Before COVID-19 blindsided us, warnings about possible health consequences of banning single-use plastics for the protection of the environment fell on deaf ears. Reusable bags can contribute to the spread of COVID-19 and other viruses.

Research shows that reusable bags harbor dangerous microorganisms. In fact, the sanitary nature of single-use plastics is one of the key reasons they have become so prevalent. They also require less energy and make less pollution in production than alternatives. Problems related to plastics in the environment should be addressed by proper disposal policies.

Reusable bags accumulate bacteria and viruses from being used and carried around. Reusable bags should be thoroughly washed after every use, yet very few are, if ever.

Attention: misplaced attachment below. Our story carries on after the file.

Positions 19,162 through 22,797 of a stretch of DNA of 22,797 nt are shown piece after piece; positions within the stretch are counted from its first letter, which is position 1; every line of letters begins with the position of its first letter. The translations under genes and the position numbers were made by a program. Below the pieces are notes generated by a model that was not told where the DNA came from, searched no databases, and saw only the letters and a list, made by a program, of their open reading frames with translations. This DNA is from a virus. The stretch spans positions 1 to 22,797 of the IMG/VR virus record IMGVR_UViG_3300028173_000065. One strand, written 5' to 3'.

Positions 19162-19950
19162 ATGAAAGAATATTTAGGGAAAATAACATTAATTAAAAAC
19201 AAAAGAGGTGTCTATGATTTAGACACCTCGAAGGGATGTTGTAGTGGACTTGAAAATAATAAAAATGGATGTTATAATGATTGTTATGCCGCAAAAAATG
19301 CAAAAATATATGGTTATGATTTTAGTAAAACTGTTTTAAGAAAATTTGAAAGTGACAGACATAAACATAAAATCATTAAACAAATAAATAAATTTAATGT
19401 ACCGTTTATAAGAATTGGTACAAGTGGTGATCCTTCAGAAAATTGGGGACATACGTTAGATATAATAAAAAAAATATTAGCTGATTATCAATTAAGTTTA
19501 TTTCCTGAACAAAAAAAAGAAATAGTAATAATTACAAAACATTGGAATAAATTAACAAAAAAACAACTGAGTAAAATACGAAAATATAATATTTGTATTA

This explains why most fast food restaurants, school cafeterias, hospitals, nursing homes and medical facilities rely on single-use plastic products. The risk of disease transmission is reduced.

Single-use plastic bans amount to bad public health policy, which is why proper disposal, rather than outright bans, is the answer to this pollution. Hopefully we’ll develop new inexpensive biodegradable products….

From coast to coast, COVID-19 is claiming yet another unexpected victim: reusable shopping bags. Whether it’s COVID-19 that gets transferred or something else, we know scientifically these things are laden with germs because a lot of people just don’t clean them.
The City of Boston has issued an emergency order directing all essential business in the city such as grocery stores, liquor stores, and pharmacies to temporarily transition to only use new paper or plastic grocery bags provided by stores.